Jordan Adams, UCLA – You know about the shooting ability; he’s pure and really barely scratching the surface of the types of percentages he can shoot. But what makes Adams special isn’t necessarily his shooting ability so much as his energy. While there are times that other players in the UCLA program over the last couple years seem(ed) like they were just trying to show off for NBA scouts, Adams has clearly been the heart of this team. Perhaps the prime example of this was his first game as a Bruin when he came off the bench early, got after it on the glass, jumped passing lanes, dove for loose balls and drove the ball in search of contact to spark the previously bored-looking Bruins to a blowout win. Within a month, he was in the starting lineup for good. He’s the Bruins’ sparkplug, but can you create a game on energy alone? Is this a guy you can count on to go get his own? While he gets steals by cheating into passing lanes, he’s by no means a great man-up defender. Most of his makes come off assists and he’s been very fortunate to spend his first couple years in school with very good college point guards. Credit where credit is due, he’s made good on the setups his point guards have provided, he clearly cares, always bringing his A-game and significantly improving his body over the offseason, but at this point Adams appears to be a very good complementary part, rather than a go-to killer.
Josh Scott, Colorado – As Adam Butler will attest, there were times last year when the Colorado big man was regarded, rightly or wrongly, as “soft.” Last night against UCLA, in a losing effort, Scott hopefully put to bed those accusations forever. Minus their floor general, Scott put the team on his back. Normally reliant on his teammates to find him in position to score, at times Scott took it upon himself, grabbing a rebound, heading upcourt, showing off underrated ballhandling skills and going to get his own. Now, of course, that’s not something you want the 6’10” center to do on a regular basis, but isn’t it nice to know he’s got that in his back pocket. While last year Scott was little more than a post-up guy, a high-post jump-shooter, an offensive rebounder, a screener and a solid hand-in-your-face defender, he’s added to his game this year. He’s expanded that pick-and-pop ability out a few steps further, he’s more comfortable stepping out along the baseline and drilling a 16-footer, he’ll gladly take a defender off the bounce in short, bursty drives and he’s now really committed himself to cleaning the glass on the defensive end. And, while he may have shied away from contact at times as a freshman, he’s learning to become more accepting of a physical style of game. He can definitely use more time to develop his post moves and extend his jumper out a couple more steps, but this guy is legit. And if you’re worried about how these Buffaloes will fare minus Spencer Dinwiddie, Scott went a long way towards trying to ease your fears.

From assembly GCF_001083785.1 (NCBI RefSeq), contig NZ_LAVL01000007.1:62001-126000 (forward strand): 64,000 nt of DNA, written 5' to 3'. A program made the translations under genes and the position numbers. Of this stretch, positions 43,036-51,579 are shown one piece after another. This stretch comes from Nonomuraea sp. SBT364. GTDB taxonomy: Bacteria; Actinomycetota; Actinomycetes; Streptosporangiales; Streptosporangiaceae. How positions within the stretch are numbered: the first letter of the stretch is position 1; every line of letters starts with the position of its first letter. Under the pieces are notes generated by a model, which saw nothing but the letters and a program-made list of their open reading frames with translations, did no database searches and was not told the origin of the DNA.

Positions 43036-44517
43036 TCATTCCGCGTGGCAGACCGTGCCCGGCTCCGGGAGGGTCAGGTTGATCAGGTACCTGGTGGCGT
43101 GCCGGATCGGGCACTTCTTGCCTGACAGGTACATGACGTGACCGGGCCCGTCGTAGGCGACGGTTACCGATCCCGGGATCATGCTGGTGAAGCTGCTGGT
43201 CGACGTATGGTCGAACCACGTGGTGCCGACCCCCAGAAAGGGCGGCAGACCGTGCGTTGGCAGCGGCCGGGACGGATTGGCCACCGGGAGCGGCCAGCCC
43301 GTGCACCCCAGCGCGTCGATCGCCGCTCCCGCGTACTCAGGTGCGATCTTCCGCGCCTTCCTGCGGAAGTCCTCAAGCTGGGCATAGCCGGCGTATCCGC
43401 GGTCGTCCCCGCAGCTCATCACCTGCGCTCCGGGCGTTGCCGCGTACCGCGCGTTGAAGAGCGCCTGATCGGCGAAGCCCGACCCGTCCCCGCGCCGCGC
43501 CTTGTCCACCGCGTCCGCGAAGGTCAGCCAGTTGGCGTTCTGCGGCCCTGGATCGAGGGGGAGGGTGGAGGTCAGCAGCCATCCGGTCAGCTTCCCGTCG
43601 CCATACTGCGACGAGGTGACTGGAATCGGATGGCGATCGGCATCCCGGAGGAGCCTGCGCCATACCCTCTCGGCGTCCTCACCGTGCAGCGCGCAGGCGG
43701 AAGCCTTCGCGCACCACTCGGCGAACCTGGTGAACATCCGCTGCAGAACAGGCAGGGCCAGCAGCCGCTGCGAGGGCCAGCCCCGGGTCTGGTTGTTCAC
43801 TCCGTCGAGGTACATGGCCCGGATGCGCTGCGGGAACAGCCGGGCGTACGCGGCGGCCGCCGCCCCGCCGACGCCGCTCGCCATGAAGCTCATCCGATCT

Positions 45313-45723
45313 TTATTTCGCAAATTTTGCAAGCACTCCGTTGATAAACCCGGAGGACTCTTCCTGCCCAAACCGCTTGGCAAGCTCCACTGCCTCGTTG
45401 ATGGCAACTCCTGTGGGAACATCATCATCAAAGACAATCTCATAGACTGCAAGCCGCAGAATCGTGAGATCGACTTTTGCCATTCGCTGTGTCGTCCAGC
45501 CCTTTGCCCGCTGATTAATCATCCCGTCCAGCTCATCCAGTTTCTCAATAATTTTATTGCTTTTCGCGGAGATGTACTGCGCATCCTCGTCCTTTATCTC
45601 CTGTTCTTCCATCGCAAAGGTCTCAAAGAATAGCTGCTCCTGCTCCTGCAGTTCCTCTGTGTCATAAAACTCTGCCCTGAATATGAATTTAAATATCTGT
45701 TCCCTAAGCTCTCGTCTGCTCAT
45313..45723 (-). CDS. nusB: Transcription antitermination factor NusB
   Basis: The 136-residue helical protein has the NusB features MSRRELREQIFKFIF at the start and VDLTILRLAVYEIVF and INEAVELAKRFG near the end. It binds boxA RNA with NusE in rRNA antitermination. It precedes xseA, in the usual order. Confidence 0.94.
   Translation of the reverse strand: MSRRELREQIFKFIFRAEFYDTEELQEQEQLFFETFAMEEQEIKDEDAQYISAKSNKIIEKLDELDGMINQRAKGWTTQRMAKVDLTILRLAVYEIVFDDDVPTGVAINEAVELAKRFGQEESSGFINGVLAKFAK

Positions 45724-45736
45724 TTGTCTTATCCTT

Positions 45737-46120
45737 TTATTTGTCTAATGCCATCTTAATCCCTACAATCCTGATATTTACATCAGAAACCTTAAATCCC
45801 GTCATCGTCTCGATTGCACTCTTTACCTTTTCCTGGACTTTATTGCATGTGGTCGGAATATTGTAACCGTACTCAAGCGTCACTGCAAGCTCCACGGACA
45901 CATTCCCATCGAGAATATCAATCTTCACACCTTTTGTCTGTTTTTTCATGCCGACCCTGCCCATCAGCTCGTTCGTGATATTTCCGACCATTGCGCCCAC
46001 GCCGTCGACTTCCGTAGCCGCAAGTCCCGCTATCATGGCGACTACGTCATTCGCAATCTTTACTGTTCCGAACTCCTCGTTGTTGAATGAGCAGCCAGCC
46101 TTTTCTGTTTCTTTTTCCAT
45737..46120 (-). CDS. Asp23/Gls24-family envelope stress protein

Spencer Dinwiddie, Colorado – Most of the big national NBA mock draft/big boards had Spencer Dinwiddie on the cusp of late first-round/early second-round prior to Sunday’s depressing injury. And it is easy to see why. A calm, cool and collected 6’6” point guard who shoots it ridiculously well (41.3% from three, 51.5% from two, 87.2% from one), runs a half-court offense with precision, is sneakily athletic enough to go by solid defenders and get to the line and a terrific defensive presence, both in preventing penetration, challenging perimeter jumpers and providing help defense. He’s probably not the type of lightning-fast, rim-rattling slasher who has a string of NBA All-Star games in his future, but you can easily imagine “The Mayor” as a 10-year NBA vet who has been a contributor on a string of NBA playoff teams. The expectation was, prior to Sunday afternoon, that this would be his last season in Boulder. But now what? The argument has been made that, given the injury and that given a second similar injury next season could go a long way towards destroying his draft stock, he might be wise to still declare for the NBA draft following this season. It’s an understandable sentiment and certainly Dinwiddie’s pro prospects are part of the factor that make this injury so tragic. But, already a borderline first-round guy and without the ability to be anywhere near full-strength for NBA workouts, there is the possibility (if not probability) that his draft stock will slip more towards the back of the second round. Regardless of the decision he makes, you can bet just about everyone is hoping for the best outcome, but if I were advising him, a return for a senior campaign would be the suggestion. Not only would he have the chance to prove his health and remove those questions to ensure a first-round selection, but, you know, college can be sorta fun. And a degree in hand is always worth it.